Ski slopes in Poland have been reopened since mid-February. With as much snowfall as this year, skiing in Poland is also possible in March (although technically spring starts in March). Most of the slopes have ski, snowboard, and helmet rentals so you don’t need to invest in ski equipment, e.g. if you want to learn skiing and see if you like the sport. On the websites of the slopes you will usually find contacts to ski schools. It’s worth calling in advance and booking a lesson with an instructor in advance.
We have compiled information about local small ski resorts within a relatively short distance from the biggest cities in Poland. They are perfect for children and adults who want to learn skiing or if you want to have a weekend ski break in Poland.
The post covers also some of the most popular ski resorts in Poland for those who are looking for more advanced ski runs.
Our post Skiing in Poland includes information about the ski slopes in the area of Zakopane, Poznań, Warsaw, Tri-City: Gdańsk, Gdynia, Sopot, Wrocław, Katowice, Łódź, and Kraków.
Although March is technically the beginning of spring (the astronomical first day of spring falls on March 20), it’s usually still cold in Poland and the weather changes often – one week you feel as if spring is just around the corner, and next week there is snow and frost. You can have all kinds of weather in March in Poland. There is an old Polish proverb that says ‘W marcu jak w garncu‘, meaning ‘March is like a pot’ (we can have anything).
Average monthly temperature in March in Poland is 3,2°C / 37.8°F, average monthly rainfall level is 37,5 mm (the third lowest after February and April).
Time change (zmiana czasu), March 28, 2021
On Sunday, March 28 2021 at 02:00 am clocks are turned forward 1 hour to 03:00 am. The European Union lawmakers decided to end the twice-a-year (March and October) custom of time changes throughout the European Union, leaving member states the freedom to decide their standard time. The national governments have yet to take a stance – the coronavirus pandemic has pushed the issue of changing the time into the background.
The next time change in Poland – October 31, 2021.
In March 2021, there is one shopping Sunday in Poland: March 28. March 7, 14, and 21 are trade ban Sundays in Poland. Click here to read our post about shopping Sundays in Poland in 2021.
March is one of the few months when there is no public/bank holiday in Poland (in 2021, Easter holidays fall on April 4-5).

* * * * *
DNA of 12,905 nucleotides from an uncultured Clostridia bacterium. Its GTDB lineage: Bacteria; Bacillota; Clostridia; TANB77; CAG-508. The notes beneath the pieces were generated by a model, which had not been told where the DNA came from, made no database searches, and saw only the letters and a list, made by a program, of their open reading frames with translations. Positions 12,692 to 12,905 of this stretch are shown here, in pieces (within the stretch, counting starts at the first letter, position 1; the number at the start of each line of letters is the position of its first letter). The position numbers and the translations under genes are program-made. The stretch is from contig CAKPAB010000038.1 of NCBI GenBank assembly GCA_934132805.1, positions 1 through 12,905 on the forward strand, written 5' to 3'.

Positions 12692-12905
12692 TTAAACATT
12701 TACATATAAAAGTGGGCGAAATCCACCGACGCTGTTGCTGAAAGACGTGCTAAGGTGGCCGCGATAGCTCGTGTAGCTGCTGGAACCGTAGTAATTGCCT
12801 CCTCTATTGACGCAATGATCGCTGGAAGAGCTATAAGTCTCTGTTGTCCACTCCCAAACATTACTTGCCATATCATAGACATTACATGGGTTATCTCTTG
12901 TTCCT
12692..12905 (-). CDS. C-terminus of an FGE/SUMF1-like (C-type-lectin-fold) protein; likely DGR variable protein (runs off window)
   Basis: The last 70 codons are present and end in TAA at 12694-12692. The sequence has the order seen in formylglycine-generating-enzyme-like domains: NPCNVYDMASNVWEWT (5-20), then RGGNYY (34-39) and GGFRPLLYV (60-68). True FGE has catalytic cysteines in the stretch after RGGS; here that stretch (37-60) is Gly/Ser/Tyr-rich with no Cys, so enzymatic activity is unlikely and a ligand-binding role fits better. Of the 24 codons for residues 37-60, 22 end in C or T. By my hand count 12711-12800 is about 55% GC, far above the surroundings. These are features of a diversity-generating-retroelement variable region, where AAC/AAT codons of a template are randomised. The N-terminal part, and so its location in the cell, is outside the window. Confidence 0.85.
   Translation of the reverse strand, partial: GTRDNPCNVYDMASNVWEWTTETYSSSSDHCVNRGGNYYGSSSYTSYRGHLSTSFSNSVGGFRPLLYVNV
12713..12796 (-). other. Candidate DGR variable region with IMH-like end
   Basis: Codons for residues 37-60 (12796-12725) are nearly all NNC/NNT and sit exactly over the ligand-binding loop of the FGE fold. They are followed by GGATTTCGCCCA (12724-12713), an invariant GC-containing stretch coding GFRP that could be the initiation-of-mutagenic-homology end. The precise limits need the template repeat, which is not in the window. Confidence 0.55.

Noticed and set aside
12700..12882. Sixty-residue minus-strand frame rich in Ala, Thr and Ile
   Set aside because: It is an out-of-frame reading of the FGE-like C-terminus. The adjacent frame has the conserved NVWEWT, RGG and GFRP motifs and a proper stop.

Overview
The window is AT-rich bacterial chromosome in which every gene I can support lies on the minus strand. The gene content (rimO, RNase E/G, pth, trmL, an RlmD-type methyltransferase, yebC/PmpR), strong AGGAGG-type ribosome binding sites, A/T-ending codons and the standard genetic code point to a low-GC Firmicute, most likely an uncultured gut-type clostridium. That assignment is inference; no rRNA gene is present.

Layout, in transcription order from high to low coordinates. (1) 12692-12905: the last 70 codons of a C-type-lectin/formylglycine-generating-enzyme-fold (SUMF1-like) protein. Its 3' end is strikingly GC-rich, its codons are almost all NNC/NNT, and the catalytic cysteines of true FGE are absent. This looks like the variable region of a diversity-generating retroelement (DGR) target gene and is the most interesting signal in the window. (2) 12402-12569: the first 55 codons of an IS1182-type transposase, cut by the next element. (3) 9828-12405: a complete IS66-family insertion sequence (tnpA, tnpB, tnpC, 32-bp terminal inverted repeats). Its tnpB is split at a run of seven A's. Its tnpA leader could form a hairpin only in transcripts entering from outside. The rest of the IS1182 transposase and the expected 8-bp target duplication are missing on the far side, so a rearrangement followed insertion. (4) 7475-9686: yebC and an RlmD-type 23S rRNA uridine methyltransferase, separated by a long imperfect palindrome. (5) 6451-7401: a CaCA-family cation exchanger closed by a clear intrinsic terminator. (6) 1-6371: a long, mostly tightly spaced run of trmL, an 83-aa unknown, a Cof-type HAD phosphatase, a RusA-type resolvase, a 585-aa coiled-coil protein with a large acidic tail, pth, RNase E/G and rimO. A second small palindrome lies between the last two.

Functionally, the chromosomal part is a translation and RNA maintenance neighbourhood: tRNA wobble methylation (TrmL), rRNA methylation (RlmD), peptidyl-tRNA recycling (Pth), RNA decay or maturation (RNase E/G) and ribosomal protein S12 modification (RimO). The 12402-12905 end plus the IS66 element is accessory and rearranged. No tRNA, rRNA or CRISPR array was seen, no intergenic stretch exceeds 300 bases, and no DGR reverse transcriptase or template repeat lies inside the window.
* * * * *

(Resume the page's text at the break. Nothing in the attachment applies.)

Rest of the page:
Women’s Day (Dzień Kobiet)
The tradition of Women’s Day is not as popular as during communism time in Poland, but still, women usually get flowers or other gifts.
Men’s Day (Dzień Mężczyzny)
In Poland, Boy’s Day and Men’s Day are celebrated – Boy’s Day (September 30) is a much more popular holiday than Men’s Day.
St. Patrick’s Day (Dzień Świętego Patryka)
Poland also celebrates St. Patrick’s Day – people wear green, there are parades, festivals, concerts.
Truant’s Day / Skip Day (Dzień Wagarowicza)
The first day of spring (in 2021, the first day of astronomical spring falls on March 20). The old Polish folk tradition of the first day of spring is to drown Marzanna (a straw figure of a woman symbolizing winter) in the nearest river (nowadays mostly in rural areas and by children at schools). For children, the first day of spring is a Truant’s Day / Skip Day (Dzień Wagarowicza). Some students skip classes but usually, it’s just a special fun day at school – students dress up in a funny way, schools organize competitions and games, there are no tests on this day. Click here to read more about the weather in Poland in spring.
Time change (zmiana czasu)
On Sunday, March 28 2021 at 02:00 am clocks are turned forward 1 hour to 03:00 am. Click here to learn more about time change in Poland.
Palm Sunday (Niedziela Palmowa)
It starts the Easter celebrations. There are processions around the church to commemorate the day Jesus entered Jerusalem. People bring „palms” (palmy wielkanocne) made of paper flowers, dried flowers, and twigs. Click here to learn more about Easter traditions in Poland.
Take a walk to the park in search of the first signs of spring
Nature starts slowly to come back to life in March. You may notice first flowers blooming: white snowdrops (przebiśnieg) and yellow, white or purple crocuses (krokus). Another symbol of early spring in Poland – willow twigs with buds (bazie). You may notice them in almost every park in Poland or buy a willow twigs bunch at any florist or shopping market.
Willow twigs (bazie)
Remember an important Polish word of the spring glossary – nowalijki